People tend to judge themselves harshly when they experience insecurity in relationships. They may hold themselves to unrealistic (or even unattainable) standards and question whether they’re even worthy of love. Left unmanaged, self-doubt can be dangerous for any relationship.

If you experience insecurity in your relationship and you want to learn how to proactively remove the internal obstacles that stand between you and happiness, consider the following steps to help overcome insecurity:

1. Stop saying you’re insecure

You have to retrain the way you think about yourself. Stop labeling yourself as an insecure person. Change the narrative of your life. Resist the urge to say or even think about the pitfalls in your life or the mistakes that you’ve made in the past. You’d be surprised how much you can change thought patterns simply by eliminating negative self-talk.

2. Question your doubts

Start analyzing your doubts as they occur so you can begin realizing they’re just manifestations of your fear and worry. They’re not your real opinions or beliefs. Think of them as false intruders. The only power your doubts have over you is whatever you allow them to have. Taking away the control that your negative thoughts have over you can empower you to rise above romantic relationship insecurity.

3. Stop overthinking

Don’t allow yourself to continually overthink negative thoughts or overact to negative behaviors. When you continue driving these thoughts and behaviors home, you can forget how powerful you are. Don’t give these negative emotions any strength. Doing so will only drain your energy and deepen your insecurities.

4. Seek therapy if you need it

Never be afraid to ask for professional help from a licensed talk therapist, either through in-person or online therapy. A professional counselor understands what you’re going through and can offer different techniques to help you improve your confidence, reduce negative thought patterns, and replace destructive behaviors.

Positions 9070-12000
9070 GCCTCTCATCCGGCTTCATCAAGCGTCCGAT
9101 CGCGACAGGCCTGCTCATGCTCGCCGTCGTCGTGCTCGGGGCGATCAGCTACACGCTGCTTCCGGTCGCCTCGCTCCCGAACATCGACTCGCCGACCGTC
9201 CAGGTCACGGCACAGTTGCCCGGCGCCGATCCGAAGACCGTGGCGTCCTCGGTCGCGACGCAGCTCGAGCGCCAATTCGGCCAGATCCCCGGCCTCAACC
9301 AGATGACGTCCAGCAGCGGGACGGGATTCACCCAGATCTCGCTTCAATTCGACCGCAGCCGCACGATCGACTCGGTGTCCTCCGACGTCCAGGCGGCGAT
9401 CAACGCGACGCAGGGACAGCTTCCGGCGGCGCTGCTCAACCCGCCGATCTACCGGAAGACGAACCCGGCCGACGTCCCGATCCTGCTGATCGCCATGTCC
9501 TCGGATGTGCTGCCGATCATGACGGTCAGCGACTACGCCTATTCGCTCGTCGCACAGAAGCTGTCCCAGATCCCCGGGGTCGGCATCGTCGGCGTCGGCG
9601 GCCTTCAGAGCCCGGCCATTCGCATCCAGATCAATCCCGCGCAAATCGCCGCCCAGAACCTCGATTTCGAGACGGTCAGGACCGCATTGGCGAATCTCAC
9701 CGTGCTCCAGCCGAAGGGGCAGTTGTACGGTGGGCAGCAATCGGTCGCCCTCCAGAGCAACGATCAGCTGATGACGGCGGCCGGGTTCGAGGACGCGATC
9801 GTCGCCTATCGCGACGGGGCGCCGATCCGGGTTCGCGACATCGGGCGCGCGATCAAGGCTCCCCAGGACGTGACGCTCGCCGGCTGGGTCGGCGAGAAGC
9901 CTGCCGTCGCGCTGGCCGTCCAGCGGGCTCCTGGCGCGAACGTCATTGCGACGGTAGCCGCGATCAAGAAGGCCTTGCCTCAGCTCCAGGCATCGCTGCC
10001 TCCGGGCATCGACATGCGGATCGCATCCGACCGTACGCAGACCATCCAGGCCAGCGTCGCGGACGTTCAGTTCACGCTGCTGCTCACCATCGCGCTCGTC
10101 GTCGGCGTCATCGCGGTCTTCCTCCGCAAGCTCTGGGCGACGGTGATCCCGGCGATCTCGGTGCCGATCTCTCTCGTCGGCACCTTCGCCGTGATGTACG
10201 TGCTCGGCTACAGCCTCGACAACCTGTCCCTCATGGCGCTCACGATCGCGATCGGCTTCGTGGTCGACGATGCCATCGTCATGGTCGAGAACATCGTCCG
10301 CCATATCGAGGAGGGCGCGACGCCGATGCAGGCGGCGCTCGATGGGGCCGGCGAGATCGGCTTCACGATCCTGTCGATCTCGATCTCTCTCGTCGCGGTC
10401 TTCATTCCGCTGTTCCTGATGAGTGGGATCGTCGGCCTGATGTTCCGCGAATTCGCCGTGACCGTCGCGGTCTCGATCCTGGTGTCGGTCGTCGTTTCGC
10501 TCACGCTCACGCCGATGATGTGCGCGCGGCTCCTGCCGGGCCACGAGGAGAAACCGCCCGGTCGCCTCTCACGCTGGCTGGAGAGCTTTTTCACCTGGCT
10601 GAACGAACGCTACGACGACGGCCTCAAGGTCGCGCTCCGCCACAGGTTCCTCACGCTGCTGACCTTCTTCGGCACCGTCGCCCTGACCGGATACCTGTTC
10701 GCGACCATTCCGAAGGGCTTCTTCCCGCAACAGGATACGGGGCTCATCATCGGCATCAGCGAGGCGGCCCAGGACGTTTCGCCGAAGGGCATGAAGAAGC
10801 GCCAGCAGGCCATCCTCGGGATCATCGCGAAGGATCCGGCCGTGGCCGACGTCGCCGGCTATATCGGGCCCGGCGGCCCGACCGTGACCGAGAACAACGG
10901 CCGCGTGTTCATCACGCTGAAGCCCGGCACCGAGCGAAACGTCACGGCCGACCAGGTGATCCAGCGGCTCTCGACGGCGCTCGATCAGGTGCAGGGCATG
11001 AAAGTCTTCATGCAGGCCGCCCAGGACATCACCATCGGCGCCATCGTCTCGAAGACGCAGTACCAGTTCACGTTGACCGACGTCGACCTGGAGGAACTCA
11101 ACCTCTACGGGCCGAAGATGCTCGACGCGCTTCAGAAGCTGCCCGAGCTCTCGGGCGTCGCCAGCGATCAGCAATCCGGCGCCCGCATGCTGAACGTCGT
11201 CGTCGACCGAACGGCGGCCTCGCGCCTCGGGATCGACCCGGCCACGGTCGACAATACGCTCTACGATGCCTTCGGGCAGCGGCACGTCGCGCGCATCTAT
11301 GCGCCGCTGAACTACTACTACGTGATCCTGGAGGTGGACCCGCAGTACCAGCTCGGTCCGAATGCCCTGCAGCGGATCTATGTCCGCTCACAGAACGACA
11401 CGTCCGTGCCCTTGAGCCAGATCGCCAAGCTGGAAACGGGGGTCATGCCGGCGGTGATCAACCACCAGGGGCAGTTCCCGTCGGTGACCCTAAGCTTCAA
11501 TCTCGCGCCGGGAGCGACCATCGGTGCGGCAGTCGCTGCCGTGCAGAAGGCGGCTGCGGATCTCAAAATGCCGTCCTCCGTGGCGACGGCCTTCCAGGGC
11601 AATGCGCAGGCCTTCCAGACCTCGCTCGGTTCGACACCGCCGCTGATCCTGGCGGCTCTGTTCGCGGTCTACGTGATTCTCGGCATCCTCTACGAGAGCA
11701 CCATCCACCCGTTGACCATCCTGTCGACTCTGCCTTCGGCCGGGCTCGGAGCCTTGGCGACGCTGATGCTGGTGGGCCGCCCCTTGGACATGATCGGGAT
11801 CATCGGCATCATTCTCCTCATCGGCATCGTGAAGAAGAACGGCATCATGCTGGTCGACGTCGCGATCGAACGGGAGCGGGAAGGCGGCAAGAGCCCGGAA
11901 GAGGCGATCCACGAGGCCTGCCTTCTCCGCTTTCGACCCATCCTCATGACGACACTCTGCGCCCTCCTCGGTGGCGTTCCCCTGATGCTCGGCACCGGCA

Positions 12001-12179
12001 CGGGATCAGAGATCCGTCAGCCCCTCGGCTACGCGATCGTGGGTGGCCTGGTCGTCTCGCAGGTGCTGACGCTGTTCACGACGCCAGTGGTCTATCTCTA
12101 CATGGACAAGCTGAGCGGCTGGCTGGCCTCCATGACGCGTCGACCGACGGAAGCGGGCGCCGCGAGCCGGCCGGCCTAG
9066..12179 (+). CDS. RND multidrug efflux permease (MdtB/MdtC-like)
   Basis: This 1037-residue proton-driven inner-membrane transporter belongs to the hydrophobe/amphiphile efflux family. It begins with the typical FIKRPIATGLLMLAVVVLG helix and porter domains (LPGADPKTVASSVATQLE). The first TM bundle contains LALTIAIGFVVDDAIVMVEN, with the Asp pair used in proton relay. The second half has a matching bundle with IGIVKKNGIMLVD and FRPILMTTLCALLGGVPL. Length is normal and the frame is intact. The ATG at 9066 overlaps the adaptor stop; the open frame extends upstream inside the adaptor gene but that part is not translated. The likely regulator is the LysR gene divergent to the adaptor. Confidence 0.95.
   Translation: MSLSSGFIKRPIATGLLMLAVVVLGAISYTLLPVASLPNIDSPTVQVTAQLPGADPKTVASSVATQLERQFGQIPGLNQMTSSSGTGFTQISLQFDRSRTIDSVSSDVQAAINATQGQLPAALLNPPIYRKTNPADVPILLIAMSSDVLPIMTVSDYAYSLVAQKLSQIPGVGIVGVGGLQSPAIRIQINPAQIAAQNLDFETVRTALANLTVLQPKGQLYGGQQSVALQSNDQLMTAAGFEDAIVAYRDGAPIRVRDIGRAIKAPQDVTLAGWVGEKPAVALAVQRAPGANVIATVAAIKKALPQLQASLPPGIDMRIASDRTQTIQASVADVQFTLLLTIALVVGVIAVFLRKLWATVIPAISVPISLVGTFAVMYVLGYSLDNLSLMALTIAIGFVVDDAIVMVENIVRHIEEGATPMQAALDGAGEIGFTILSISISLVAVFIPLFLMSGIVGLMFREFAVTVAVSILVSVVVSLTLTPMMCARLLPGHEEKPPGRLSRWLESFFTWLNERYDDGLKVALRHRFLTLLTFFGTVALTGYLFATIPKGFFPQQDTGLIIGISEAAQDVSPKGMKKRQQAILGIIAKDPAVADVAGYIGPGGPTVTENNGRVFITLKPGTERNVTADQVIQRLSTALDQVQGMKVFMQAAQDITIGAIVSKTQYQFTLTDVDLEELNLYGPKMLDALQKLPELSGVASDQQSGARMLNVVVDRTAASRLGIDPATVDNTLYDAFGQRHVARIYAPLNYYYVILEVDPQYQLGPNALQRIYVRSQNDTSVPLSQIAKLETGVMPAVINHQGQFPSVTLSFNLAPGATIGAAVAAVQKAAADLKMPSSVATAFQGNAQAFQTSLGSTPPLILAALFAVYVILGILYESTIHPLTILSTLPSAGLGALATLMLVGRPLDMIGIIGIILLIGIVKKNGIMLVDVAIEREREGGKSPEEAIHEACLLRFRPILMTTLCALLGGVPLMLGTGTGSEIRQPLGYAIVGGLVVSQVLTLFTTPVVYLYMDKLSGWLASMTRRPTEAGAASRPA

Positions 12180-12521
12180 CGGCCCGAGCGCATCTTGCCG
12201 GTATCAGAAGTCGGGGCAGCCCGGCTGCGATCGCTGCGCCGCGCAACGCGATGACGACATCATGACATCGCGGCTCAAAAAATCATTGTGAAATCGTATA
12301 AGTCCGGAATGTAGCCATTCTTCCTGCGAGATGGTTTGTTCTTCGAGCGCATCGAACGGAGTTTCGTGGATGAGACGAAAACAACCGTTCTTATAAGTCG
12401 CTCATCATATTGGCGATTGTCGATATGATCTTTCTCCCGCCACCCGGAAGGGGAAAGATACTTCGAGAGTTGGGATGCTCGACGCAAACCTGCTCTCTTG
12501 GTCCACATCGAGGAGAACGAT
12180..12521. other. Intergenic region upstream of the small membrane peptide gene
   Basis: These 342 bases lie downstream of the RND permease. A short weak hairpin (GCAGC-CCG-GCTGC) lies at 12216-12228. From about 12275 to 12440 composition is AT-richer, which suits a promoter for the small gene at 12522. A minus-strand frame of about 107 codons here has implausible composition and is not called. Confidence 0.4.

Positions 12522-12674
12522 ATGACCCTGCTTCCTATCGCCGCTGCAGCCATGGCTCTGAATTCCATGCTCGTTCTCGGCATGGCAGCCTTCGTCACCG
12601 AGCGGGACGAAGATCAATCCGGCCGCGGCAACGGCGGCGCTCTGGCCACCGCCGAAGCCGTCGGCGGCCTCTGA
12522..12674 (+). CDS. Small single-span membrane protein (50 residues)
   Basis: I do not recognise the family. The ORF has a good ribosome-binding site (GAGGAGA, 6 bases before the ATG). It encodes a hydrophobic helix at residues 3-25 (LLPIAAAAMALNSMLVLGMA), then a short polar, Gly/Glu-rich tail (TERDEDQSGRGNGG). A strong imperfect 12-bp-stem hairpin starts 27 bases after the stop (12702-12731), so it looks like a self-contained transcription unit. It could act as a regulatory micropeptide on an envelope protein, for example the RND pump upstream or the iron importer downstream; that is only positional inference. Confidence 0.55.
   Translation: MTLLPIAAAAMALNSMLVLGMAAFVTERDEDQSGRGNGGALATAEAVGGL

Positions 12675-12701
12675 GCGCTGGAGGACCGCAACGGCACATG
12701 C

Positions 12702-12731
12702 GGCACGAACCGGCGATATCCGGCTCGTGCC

Therapy, especially couples counseling, can help you dig deep to discover the origin of your relationship insecurity and instruct you about processing hurtful emotions in a healthy manner.

5. Communicate

If you’re doubting your relationship, you can start to change things by first working on your communication skills with your partner and learning how to communicate in a relationship. Communication is integral to the success of any relationship, romantic or not. It’s OK if you feel vulnerable. This can actually strengthen your union in many cases. 

“One of the most important ways to overcome insecurities is to communicate them with partners. Recognize when certain situations or behaviors elicit a negative response. A therapist can help in identifying triggers and offer ways to cope with and overcome insecurities in the long term.”

Talkspace therapist Minkyung Chung, MS, LMHC

When it comes to how to stop fighting in a relationship, open communication will let your partner know what you’re going through, the emotions you experience, and how you feel in the relationship. While part of communication is effectively getting your point across, it’s more than just that. It’s about building trust and being able to give one another the compassion and support you both need and deserve. If you find that communication seems to constantly be a one-way street in your relationship, it could be a sign that you’re in a one-sided relationship. 

Find Security in Your Relationship with Talkspace

If you’re living with relationship insecurity, you might have difficulty believing that you’re worthy of love. That belief can make it almost impossible to function healthily or have a long-term romantic association. If you’re unable to trust your partner, they’ll sense it. Eventually, it could end up costing you the relationship.

Seeking professional help can be very liberating. It can teach you to understand your fears, enhance your communication skills, help you gain a better understanding of what your partner thinks, and perhaps most importantly, increase your self-confidence and reduce self-doubt.

If you think you could benefit from a discussion with a therapist, online therapy can be an affordable and accessible place to start. Talkspace is a therapy platform that offers online therapy and support from real mental health experts, including those specializing in online couples therapy and overcoming relationship insecurity. 


1. Don B, Girme Y, Hammond M. Low Self-Esteem Predicts Indirect Support Seeking and Its Relationship Consequences in Intimate Relationships. Personality and Social Psychology Bulletin. 2018;45(7):1028-1041. doi:10.1177/0146167218802837. https://pubmed.ncbi.nlm.nih.gov/30465478/. Accessed July 16, 2022. 

Talkspace articles are written by experienced mental health-wellness contributors; they are grounded in scientific research and evidence-based practices. Articles are extensively reviewed by our team of clinical experts (therapists and psychiatrists of various specialties) to ensure content is accurate and on par with current industry standards.